Similar stories emerged in the UK, where real estate markets almost completely stopped for 50 days during lockdown, causing a rush of demand when it reopened. “Enquiry activity has been extraordinary,” Damian Gray, head of Knight Frank’s Oxford office told World Property Journal. “I've never been contacted by so many people that want to live outside London."

Several estate agencies in London have reported a rush for properties since the market opened back up, particularly for more spacious properties with outdoor space. However, Mansion Global noted this is likely due to pent up demand from 50 days of almost complete real estate shutdown, so it’s hard to tell whether that trend will continue.

There’s a wide world of speculation about the long-lasting changes to real estate caused by the coronavirus, but many industry experts say there will indeed be change.

In May, The New York Times reported that three of New York City’s largest commercial tenants — Barclays, JP Morgan Chase and Morgan Stanley — have hinted that many of their employees likely won’t be returning to the office at the level they were pre-Covid.

Until workers are able to safely return to offices, it’s impossible to tell exactly how much office space will stay vacant post-pandemic. On one hand, businesses could require more space to account for physical distancing; on the other hand, they could embrace remote working permanently, or find some middle ground that brings fewer people into the office on a daily basis.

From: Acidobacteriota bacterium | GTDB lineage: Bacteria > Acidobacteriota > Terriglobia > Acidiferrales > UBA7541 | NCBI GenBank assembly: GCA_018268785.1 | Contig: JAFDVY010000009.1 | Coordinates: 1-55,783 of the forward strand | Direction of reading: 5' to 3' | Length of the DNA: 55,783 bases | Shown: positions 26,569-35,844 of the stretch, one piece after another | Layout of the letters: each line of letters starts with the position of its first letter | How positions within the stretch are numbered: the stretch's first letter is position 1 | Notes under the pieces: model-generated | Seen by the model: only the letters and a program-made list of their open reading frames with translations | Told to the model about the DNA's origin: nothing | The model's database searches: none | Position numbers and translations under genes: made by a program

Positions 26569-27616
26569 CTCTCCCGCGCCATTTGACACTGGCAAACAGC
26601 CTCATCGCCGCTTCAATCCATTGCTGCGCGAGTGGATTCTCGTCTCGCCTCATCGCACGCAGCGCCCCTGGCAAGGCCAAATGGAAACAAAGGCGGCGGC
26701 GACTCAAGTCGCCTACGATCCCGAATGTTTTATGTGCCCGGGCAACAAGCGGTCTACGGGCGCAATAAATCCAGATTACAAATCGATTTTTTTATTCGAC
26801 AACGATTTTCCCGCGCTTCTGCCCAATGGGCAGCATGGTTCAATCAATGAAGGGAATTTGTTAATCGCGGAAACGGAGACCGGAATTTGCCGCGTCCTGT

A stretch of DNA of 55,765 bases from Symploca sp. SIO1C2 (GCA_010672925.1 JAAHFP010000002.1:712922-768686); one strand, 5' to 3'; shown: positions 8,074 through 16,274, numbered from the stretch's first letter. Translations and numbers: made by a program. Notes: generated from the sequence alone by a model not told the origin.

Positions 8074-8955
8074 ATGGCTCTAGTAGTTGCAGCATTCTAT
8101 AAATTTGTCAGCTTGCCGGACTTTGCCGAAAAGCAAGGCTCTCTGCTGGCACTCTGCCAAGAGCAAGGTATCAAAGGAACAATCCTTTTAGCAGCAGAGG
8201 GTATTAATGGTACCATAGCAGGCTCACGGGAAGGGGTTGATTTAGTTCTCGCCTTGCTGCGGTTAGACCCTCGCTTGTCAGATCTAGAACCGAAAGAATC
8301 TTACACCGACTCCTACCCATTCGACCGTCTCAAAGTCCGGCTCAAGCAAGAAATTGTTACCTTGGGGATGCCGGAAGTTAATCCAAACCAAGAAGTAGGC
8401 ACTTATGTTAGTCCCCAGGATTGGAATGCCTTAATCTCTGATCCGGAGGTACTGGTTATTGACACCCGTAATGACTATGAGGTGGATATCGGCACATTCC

“It’s tough to say anything to the office market because most people are not back working in their office yet,” says Robert Knakal, chairman of JLL Capital Markets. “There will be changes in the office market and there will likely be changes in the residential market as well in terms of how buildings are maintained, constructed, [and] designed.”

Those who do return to the office may find a reversal of recent design trends that favoured open, airy layouts with desks clustered tightly together. “The space per employee likely to go up would counterbalance the folks who are no longer coming into the office,” Knakal says.

There has been some discussion of using newly vacant office space for residential needs, and while that’s appealing to housing advocates in cities that sorely need more housing, Bill Rudin, CEO of Rudin Management Company, recently told Spectrum News that the conversion process may be too difficult to be practical.

"I don’t know the amount of buildings out there that could be adapted," he said. "It’s very complicated and expensive.

While there’s been tumult in San Francisco’s rental scene, housing developers appear to still be moving forward with their plans, says Dan Sider, director of executive programs at the SF Planning Department.

“Despite the doom and gloom that we all read about daily, our office continues to see interest from the development community – particularly larger, more established developers – in both moving ahead with existing applications and in submitting new applications for large projects,” he says.

How demand for those projects might change and what it might do to improve affordable housing is still unknown, though “demand will recover,” Sider predicts.

Johanna Flashman is a freelance writer based in Oakland, California.